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Changing colors of light

Date:
July 14, 2016
Source:
Hokkaido University
Summary:
A series of luminescent compounds has been developed that change emission colors upon mechanical stimuli. Although such compounds have attracted much attention with hopes of various applications, it has to date been thought difficult to synthesize mechanochromic compounds with desired emission properties and behaviors as each molecule emits different color.
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Changes in colors emitted through mechanochromism a) When the blue crystal in emission was ground at the center, the color turned yellow. b) A round filter paper thinly coated with blue mechanochromic molecules in emission. The yellowish letters “Au” appeared after scratching the surface with a spatula.
Credit: Image courtesy of Hokkaido University

Scientists at Hokkaido University develop a series of luminescent compounds that change emission colors upon mechanical stimuli.

In a phenomenon known as mechanochromism, certain solid and liquid crystalline materials change their photoluminescence properties upon mechanical stimulation, such as grinding, ball-milling and crushing. Although such compounds have attracted much attention with hopes of various applications, it has heretofore been thought difficult to synthesize mechanochromic compounds with desired emission properties and behaviors as each molecule emits different color.

A team of scientists at Hokkaido University in Japan synthesized 48 organic compounds containing gold atoms, or gold(I) isocyanide complexes -- 28 of which were found to be mechanochromic, emitting changing colors such as blue, green, yellow and orange upon stimulation.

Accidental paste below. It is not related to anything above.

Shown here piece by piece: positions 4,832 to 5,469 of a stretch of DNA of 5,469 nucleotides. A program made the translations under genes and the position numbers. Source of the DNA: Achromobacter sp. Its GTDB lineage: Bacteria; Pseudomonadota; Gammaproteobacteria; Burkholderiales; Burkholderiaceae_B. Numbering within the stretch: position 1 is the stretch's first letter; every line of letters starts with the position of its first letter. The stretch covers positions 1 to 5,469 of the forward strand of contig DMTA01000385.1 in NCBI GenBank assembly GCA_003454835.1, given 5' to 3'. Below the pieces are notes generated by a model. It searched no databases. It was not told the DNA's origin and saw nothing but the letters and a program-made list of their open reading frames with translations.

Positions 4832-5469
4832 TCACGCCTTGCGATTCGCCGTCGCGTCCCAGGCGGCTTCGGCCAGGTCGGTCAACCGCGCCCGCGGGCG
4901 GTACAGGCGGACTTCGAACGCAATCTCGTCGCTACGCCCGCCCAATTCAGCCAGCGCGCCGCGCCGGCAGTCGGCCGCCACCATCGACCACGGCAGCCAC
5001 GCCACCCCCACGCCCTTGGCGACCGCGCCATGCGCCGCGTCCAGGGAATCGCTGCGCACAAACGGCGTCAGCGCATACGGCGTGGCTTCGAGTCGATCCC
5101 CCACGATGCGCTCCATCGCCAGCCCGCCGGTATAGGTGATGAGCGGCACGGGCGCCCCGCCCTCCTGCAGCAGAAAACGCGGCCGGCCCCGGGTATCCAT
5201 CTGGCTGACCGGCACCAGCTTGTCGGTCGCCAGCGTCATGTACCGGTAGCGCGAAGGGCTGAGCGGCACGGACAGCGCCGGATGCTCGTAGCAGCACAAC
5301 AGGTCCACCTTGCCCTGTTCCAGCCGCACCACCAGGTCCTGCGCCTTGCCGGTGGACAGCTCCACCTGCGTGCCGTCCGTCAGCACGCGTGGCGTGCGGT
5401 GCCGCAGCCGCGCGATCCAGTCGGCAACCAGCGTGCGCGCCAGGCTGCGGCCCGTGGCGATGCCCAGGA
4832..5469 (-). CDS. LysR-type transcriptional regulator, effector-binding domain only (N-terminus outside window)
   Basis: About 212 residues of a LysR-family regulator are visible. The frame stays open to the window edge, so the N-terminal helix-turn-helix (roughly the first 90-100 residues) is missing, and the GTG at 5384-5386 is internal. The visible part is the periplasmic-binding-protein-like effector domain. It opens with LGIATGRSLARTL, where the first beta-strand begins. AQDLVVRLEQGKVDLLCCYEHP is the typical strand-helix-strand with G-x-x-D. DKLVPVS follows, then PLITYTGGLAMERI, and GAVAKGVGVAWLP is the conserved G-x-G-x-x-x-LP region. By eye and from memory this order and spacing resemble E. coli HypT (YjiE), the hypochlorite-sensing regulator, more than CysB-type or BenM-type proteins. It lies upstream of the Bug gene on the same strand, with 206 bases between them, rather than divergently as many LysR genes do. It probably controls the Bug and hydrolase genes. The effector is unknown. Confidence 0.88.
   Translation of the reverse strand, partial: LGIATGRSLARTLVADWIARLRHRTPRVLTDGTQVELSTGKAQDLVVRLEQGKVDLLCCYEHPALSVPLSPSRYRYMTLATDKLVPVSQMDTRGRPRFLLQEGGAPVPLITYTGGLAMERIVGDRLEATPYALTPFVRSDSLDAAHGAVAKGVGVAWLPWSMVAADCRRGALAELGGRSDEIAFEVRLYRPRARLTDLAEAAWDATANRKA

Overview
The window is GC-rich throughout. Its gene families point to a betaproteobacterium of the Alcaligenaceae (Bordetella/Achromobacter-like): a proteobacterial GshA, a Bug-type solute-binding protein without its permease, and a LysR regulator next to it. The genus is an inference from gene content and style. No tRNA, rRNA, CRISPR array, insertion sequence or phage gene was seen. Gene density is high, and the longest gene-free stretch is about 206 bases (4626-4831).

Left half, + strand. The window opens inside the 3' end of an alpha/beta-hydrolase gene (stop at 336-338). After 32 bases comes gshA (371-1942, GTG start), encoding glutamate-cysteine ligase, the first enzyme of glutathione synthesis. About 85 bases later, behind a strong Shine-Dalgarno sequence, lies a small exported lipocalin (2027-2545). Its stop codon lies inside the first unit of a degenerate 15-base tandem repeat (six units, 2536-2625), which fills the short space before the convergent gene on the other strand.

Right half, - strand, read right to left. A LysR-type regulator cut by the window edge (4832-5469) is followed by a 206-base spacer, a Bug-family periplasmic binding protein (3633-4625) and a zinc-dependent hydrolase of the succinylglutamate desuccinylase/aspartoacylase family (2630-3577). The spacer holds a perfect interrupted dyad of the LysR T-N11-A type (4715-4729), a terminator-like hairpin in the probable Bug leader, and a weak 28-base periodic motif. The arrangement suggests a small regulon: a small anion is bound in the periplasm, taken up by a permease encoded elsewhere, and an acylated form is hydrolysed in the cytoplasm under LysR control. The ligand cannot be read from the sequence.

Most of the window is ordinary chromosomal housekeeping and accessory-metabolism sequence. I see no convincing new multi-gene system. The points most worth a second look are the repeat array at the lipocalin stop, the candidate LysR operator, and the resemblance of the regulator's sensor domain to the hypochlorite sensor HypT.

With the aim of unraveling the mechanism behind the color changes, the researchers conducted detailed analyses of the crystal structures of almost all the molecules in the studied compounds: They found various formations of molecular arrangements, which, they concluded, is key to understanding the changes in their photoluminescence properties.

The finding could be applied to develop a sensor for detecting minute forces that occur in a several-nanometer segment in the cells -- currently regarded as a difficult task. "If such a sensor is developed, it will contribute to identifying the mechanism for cellular movements and such," said the research paper's co-author Hajime Ito.

The research results were published in May in the Journal of the American Chemical Society and included in "JACS Spotlights." The article was also selected as part of the "ACS Editors' Choice" program.


Story Source:

Materials provided by Hokkaido University. Note: Content may be edited for style and length.


Journal Reference:

  1. Tomohiro Seki, Yuki Takamatsu, Hajime Ito. A Screening Approach for the Discovery of Mechanochromic Gold(I) Isocyanide Complexes with Crystal-to-Crystal Phase Transitions. Journal of the American Chemical Society, 2016; 138 (19): 6252 DOI: 10.1021/jacs.6b02409

Cite This Page:

Hokkaido University. "Changing colors of light." ScienceDaily. ScienceDaily, 14 July 2016. <www.sciencedaily.com/releases/2016/07/160714091714.htm>.
Hokkaido University. (2016, July 14). Changing colors of light. ScienceDaily. Retrieved May 26, 2017 from www.sciencedaily.com/releases/2016/07/160714091714.htm
Hokkaido University. "Changing colors of light." ScienceDaily. www.sciencedaily.com/releases/2016/07/160714091714.htm (accessed May 26, 2017).

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